Fairmont The Queen Elizabeth
Standing in the great hall of the reimagined Fairmont The Queen Elizabeth, little evidence remains of the slightly staid, ageing interior that welcomed the grand hotel’s last guests before its 2016 closure. Renovated and recently reopened, Montreal’s largest hotel now returns to the downtown core with a new aesthetic, and a much closer relationship with the city around it.
Designed by Sid Lee Architecture in collaboration with Architecture 49, the hotel now greets visitors with an unapologetically contemporary — yet historically sensitive — new face. Commissioned by property owners Ivanhoe Cambridge and operators Fairmont Hotels, the $140 million renovation saw each of the 21-storey hotel’s 950 rooms restyled with contemporary furnishings and finishes.
In every guest room, boldly coloured and geometrically patterned accent walls offset what is otherwise an elegantly subdued interior. Appointed by Design 360 Unlimited LA, the furniture features mid-century modernist detailing that speaks to the history of a hotel that first opened in 1958, and later garnered international attention for hosting John Lennon and Yoko Ono’s highly publicized ‘Bed-In’ in 1969.
Downstairs, the spaces surrounding the luxurious great hall are characterized by an elaborate interplay of geometric patterns, richly textured finishes and decorative elements, deftly toeing the edge of flamboyance while retaining a sense of cohesion amidst a multitude of design elements. Moving from the great hall through the cocktail bar, restaurant, and cafe, new communal spaces animate the ground floor with expansive windows and new street-level ingresses. As Sid Lee’s Jean Pelland puts it, “the hotel literally opens onto the city.” The designer adds that “one of the principal goals of the renovations was to create stronger connections with the street, and make the hotel more a part of Montreal.”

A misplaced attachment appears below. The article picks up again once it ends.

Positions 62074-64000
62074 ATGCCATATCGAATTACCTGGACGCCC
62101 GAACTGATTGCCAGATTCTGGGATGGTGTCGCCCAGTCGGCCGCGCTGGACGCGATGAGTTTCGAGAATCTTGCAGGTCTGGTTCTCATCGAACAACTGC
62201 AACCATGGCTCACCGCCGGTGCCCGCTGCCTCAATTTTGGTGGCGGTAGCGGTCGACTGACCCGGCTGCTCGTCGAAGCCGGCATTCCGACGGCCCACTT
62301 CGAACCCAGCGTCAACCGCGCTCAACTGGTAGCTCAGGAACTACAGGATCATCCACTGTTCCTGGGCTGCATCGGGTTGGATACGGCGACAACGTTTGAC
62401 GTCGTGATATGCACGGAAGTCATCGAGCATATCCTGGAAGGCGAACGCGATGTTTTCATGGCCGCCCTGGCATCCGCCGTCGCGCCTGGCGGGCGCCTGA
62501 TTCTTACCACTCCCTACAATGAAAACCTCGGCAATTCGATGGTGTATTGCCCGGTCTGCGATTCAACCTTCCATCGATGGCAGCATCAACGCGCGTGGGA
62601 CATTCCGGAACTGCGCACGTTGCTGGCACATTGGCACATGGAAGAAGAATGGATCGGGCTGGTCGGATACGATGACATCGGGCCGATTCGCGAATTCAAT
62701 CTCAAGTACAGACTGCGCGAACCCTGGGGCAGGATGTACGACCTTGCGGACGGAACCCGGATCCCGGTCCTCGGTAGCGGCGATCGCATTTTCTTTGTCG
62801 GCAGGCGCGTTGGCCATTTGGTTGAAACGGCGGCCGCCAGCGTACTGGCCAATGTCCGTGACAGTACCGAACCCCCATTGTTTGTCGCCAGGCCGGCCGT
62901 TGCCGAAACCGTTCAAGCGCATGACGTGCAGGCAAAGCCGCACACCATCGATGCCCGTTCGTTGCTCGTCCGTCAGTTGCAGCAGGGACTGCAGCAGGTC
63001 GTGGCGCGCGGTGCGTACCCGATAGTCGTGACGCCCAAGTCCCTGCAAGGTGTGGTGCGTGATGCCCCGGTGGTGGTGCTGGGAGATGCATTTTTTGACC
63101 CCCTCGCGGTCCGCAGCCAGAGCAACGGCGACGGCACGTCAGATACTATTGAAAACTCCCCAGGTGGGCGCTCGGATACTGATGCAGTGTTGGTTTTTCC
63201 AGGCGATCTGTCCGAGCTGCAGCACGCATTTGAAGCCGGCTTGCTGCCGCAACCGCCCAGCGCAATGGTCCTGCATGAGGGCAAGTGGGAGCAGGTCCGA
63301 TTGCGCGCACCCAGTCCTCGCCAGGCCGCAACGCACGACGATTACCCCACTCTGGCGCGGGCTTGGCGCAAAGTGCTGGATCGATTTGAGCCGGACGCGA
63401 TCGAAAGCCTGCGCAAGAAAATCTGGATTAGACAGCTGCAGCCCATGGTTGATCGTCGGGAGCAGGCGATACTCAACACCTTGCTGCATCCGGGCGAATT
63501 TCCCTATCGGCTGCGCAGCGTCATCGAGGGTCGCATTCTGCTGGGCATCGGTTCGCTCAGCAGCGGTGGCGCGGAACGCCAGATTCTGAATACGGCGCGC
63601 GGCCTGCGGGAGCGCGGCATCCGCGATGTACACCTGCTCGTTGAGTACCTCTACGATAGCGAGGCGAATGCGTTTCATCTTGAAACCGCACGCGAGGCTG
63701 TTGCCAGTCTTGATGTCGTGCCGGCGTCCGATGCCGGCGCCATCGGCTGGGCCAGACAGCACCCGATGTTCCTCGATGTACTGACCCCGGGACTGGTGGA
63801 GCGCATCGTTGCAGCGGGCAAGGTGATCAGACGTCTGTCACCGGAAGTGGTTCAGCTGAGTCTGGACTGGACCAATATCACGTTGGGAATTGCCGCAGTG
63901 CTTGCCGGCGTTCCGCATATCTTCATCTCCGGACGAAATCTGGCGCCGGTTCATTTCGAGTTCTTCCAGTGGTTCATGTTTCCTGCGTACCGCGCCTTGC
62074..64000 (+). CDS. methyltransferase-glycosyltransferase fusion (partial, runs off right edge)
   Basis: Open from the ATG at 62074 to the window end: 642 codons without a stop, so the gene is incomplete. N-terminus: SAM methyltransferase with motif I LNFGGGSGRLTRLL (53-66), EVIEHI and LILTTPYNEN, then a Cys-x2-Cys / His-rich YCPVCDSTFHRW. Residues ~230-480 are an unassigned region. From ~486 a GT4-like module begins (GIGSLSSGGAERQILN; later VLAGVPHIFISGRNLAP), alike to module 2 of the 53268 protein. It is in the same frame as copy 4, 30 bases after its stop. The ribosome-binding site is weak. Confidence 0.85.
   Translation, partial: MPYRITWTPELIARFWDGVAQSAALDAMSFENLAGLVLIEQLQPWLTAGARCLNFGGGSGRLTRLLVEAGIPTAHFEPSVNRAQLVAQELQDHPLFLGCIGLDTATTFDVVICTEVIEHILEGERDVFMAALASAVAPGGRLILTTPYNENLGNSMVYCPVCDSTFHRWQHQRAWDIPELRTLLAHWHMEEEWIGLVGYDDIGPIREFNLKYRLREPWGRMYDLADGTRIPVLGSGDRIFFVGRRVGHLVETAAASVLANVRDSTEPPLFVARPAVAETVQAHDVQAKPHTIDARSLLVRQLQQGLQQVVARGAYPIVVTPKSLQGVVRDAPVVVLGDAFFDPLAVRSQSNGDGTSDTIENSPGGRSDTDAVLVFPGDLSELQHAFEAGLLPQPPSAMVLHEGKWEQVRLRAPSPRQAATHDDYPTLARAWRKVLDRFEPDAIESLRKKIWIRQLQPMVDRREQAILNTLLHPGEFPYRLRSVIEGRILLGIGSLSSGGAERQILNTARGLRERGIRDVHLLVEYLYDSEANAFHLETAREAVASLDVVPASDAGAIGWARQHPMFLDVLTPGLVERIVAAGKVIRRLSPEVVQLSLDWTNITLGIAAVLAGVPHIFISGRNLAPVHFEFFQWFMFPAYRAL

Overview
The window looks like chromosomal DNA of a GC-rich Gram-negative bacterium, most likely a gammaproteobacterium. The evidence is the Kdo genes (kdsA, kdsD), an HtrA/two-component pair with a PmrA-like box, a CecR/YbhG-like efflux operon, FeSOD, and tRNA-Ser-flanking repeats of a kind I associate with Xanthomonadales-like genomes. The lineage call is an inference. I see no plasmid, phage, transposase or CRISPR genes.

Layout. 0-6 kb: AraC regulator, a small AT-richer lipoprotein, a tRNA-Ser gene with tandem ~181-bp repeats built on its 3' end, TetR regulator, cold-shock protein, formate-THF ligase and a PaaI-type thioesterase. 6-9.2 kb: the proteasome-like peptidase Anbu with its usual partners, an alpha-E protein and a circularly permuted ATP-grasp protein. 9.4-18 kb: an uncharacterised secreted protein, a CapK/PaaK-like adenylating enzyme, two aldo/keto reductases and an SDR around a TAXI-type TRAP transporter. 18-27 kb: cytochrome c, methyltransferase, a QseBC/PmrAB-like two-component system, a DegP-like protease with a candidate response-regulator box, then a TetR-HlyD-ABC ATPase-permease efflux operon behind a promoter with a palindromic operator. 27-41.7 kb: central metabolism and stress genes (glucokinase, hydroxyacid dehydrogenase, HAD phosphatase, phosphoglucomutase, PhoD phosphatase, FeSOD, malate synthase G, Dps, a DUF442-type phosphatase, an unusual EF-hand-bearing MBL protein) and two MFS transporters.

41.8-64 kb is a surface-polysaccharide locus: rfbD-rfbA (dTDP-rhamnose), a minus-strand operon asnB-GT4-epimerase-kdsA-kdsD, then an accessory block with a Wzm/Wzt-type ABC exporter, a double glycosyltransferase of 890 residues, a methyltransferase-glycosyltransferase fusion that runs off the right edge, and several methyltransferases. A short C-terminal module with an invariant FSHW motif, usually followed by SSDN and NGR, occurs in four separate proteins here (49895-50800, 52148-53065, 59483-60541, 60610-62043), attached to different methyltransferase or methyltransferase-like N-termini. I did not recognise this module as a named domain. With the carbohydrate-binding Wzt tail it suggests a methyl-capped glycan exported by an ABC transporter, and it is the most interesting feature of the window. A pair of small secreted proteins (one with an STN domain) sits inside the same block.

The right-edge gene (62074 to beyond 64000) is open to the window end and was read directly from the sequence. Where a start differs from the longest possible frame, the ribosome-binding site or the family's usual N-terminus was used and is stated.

Although the Fairmont The Queen Elizabeth’s 1958 exterior asserts a quiet International Style simplicity across the upper levels, the ground floor always felt somewhat insulated from the surrounding urban fabric. Now, the three new spaces engage passerby from the street while bringing intimate urban views to diners, transforming a somewhat monolithic street-level presence into a more vibrant and welcoming destination.
Through it all, there are subtle Proustian hints of The Queen Elizabeth as it once was. On the ground level, the old escalators remain, while the configuration of the second floor is only partially changed. Although many of the spaces remain where they were, the second and third-floor business amenities have a brand new look.
On the third floor, the playful ‘CoLab 3’ collection of themed third-floor meeting rooms is inspired by modern co-working spaces. The flexibly configured individual rooms include fun details like a ping pong table, or a set of swings. Emerging onto a generous terrace, the second floor’s Square Victoria Lounge is more understated.
Up on the topmost level, the 21st floor has been transformed into a communal lounge, which slides into a more private —and restricted — space for Fairmont Gold Club members. Here, the designers faced the challenge of working with a very low ceiling clearance of about 8′ — not that you’d really notice. “At a certain point, we decided we had to emphasize the horizontality of the space,” Sid Lee’s Martin Leblanc explains, “with a long, open layout that draws the eye across the room, instead of up at the ceiling.”
“Throughout the hotel, there are a lot of design elements,” Leblanc adds assessing the project as a whole, “but we were very deliberate about how we placed them, with elements carried over from one space to another, to give it a sense of unity.” More than anything, it’s the geometric floor and wall patterns that tie it all together, while more subtle repetition of furnishings and material finishes throughout the The Queen Elizabeth serve to underscore a sense of place.
At the hands of lesser designers, throwing together such a seemingly cacophonous collection of design elements would make for busy, incoherent spaces. Luckily, Sid Lee Architecture just about have the nous to pull it off, integrating a slightly daring array of finishes and furnishings into a cohesive whole. In any given space, individual design elements draw the eye but almost never compete against one another. The results are more Kate Middleton than Elizabeth II, but all the same, the new hotel is fit for a queen.